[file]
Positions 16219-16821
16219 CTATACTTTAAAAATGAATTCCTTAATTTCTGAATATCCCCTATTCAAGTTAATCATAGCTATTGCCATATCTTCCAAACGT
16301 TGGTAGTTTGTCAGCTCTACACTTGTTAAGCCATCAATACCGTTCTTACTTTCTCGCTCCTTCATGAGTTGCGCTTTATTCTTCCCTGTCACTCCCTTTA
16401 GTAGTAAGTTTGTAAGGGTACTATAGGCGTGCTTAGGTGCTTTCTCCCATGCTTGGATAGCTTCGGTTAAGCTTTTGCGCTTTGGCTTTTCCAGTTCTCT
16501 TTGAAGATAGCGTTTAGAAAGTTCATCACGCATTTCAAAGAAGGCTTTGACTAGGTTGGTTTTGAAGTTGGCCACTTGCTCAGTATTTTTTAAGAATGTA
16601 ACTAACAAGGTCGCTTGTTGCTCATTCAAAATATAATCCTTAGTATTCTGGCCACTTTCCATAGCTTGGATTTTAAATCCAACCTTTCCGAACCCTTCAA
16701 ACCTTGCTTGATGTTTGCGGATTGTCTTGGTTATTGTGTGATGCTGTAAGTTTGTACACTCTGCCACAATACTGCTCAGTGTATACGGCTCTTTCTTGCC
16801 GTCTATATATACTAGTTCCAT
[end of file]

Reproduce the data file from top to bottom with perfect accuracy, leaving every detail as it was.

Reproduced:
Positions 16219-16821
16219 CTATACTTTAAAAATGAATTCCTTAATTTCTGAATATCCCCTATTCAAGTTAATCATAGCTATTGCCATATCTTCCAAACGT
16301 TGGTAGTTTGTCAGCTCTACACTTGTTAAGCCATCAATACCGTTCTTACTTTCTCGCTCCTTCATGAGTTGCGCTTTATTCTTCCCTGTCACTCCCTTTA
16401 GTAGTAAGTTTGTAAGGGTACTATAGGCGTGCTTAGGTGCTTTCTCCCATGCTTGGATAGCTTCGGTTAAGCTTTTGCGCTTTGGCTTTTCCAGTTCTCT
16501 TTGAAGATAGCGTTTAGAAAGTTCATCACGCATTTCAAAGAAGGCTTTGACTAGGTTGGTTTTGAAGTTGGCCACTTGCTCAGTATTTTTTAAGAATGTA
16601 ACTAACAAGGTCGCTTGTTGCTCATTCAAAATATAATCCTTAGTATTCTGGCCACTTTCCATAGCTTGGATTTTAAATCCAACCTTTCCGAACCCTTCAA
16701 ACCTTGCTTGATGTTTGCGGATTGTCTTGGTTATTGTGTGATGCTGTAAGTTTGTACACTCTGCCACAATACTGCTCAGTGTATACGGCTCTTTCTTGCC
16801 GTCTATATATACTAGTTCCAT